States Can't Mandate 'Buffer Zones' Around Abortion Clinics, High Court Says
Saying that a Massachusetts law creating a 35-foot buffer zone around abortion clinics is unconstitutional, the Supreme Court rules that the law is too broad.
Its backers have said the law treats groups equally, requiring both supporters and opponents of abortion rights to maintain their distance from the clinics. But in a unanimous decision, the court said that establishing the buffer zone the way Massachusetts has is a presumptive act that infringes on First Amendment rights.
From the law experts at SCOTUSblog:
"The upshot of today's ruling is that an abortion clinic buffer zone is presumptively unconstitutional. Instead, a state has to more narrowly target clinic obstructions. For example, the police can tell protesters to move aside to let a woman through to the clinic. But it cannot prohibit protesters from being on the sidewalks in the first instance."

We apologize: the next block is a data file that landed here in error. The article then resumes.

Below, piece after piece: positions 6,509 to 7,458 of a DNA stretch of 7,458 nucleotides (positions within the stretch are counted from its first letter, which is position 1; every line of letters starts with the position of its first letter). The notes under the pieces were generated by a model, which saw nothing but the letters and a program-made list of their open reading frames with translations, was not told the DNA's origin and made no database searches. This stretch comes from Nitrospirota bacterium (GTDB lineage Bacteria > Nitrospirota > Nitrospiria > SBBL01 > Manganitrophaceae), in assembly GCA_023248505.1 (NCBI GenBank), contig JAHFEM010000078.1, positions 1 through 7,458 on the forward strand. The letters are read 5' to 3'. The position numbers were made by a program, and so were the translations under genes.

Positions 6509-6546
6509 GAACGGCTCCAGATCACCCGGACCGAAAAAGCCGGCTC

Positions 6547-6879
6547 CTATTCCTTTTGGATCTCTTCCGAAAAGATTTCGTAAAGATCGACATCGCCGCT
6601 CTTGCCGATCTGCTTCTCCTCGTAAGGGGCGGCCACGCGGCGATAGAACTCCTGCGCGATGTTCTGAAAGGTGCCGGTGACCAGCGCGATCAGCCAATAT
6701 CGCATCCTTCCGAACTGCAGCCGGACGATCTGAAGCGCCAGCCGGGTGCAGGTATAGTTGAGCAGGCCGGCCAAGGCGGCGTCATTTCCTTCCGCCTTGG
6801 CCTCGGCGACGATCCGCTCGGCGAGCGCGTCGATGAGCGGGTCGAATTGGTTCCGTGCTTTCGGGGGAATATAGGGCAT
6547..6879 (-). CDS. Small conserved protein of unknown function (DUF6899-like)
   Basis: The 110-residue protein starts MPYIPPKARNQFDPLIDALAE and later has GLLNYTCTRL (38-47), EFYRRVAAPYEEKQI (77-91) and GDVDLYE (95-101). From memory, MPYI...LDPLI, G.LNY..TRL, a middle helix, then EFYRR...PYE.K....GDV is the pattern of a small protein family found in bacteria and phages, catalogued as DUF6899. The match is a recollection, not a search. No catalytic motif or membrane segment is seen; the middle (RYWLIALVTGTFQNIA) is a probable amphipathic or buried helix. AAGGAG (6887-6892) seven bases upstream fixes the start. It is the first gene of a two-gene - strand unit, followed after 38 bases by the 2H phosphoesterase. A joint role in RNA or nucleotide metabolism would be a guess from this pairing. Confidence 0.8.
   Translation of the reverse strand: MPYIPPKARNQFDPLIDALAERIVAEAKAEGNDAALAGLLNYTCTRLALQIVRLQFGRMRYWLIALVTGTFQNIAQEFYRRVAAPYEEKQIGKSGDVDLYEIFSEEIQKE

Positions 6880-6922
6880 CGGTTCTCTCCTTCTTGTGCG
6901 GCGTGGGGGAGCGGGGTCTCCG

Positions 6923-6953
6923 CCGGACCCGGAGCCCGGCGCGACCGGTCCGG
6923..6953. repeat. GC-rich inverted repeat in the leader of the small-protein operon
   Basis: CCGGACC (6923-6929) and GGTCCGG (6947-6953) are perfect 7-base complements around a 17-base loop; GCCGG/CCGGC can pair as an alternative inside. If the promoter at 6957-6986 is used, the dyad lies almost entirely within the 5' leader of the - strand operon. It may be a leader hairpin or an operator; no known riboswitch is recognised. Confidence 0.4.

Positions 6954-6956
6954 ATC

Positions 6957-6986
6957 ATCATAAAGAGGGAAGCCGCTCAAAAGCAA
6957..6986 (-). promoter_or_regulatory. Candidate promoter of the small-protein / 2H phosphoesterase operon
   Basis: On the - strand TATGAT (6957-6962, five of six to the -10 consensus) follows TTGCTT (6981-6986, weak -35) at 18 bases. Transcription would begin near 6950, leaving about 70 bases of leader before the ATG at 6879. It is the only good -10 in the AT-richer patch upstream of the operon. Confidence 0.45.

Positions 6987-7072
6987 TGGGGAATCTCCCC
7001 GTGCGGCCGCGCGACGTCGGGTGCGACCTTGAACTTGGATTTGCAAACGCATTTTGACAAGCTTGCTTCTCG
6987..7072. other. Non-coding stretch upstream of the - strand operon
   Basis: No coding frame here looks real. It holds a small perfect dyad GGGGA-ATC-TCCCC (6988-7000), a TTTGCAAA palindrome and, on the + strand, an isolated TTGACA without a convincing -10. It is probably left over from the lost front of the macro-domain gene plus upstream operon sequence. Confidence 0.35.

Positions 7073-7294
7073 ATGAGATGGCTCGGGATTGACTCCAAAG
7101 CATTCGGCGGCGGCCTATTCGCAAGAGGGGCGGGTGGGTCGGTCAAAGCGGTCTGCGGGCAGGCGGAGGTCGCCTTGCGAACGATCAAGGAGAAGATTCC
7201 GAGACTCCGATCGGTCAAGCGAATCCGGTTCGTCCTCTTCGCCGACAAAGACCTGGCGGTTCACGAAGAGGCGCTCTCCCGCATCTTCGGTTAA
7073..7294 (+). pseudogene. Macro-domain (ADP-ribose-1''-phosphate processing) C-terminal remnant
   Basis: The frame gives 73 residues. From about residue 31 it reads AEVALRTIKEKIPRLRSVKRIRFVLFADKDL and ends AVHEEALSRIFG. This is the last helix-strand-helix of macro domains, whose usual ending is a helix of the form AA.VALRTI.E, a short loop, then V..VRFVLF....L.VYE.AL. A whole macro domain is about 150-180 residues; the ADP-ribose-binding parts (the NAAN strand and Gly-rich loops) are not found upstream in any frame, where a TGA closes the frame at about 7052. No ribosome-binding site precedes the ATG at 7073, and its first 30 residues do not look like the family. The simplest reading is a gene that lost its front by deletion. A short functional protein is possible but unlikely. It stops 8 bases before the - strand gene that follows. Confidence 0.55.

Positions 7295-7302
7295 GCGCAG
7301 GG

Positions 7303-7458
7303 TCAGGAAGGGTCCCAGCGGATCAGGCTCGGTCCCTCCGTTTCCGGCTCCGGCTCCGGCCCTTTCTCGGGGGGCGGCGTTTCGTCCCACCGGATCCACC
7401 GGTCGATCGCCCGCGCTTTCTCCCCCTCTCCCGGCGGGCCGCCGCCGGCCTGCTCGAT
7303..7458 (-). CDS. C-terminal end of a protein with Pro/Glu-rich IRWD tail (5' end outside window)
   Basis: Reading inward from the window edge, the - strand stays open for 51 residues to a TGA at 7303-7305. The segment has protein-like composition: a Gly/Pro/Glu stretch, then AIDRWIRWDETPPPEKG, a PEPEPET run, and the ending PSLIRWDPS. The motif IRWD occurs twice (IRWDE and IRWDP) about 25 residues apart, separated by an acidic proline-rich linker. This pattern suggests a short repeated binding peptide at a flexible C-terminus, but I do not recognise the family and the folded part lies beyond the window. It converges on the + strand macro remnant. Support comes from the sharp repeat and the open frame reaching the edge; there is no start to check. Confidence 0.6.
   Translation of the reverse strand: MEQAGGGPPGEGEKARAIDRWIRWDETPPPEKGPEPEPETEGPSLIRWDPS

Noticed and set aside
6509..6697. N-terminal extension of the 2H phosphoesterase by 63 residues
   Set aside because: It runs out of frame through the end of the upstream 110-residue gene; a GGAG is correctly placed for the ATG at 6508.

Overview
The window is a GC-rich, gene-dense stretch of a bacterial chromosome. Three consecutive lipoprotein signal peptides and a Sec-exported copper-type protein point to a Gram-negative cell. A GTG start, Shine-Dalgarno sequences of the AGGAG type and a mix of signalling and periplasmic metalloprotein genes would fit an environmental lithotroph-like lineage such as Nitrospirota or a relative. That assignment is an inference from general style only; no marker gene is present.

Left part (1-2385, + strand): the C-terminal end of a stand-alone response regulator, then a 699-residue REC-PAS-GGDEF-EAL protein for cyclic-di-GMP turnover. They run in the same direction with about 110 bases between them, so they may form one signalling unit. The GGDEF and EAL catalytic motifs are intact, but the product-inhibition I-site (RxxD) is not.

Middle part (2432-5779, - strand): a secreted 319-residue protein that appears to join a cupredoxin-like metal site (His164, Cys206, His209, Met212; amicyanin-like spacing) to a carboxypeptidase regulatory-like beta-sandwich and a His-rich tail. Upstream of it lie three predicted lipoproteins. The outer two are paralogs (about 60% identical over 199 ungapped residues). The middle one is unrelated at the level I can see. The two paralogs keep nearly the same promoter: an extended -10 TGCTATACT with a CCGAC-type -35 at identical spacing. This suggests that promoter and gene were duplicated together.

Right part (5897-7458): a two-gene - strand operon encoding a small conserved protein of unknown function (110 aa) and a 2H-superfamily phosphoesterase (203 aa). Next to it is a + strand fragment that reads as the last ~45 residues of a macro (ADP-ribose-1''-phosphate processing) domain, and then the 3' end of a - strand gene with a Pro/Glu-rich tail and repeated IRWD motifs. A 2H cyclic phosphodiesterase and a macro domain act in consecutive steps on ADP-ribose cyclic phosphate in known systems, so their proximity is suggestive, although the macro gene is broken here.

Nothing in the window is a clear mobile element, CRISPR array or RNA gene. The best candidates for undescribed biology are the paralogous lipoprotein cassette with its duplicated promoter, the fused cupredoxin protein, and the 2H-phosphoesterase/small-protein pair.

The justices' opinion also suggests alternatives for helping clinics protect their patients and staff from harassment, including obtaining court orders.
When the case was argued before the justices back in January, NPR's Nina Totenberg noted that buffer zones have become common since the Supreme Court upheld their use 14 years ago.
Today's ruling on buffer zones was announced on the heels of another long-awaited decision, over the president's power to make recess appointments.
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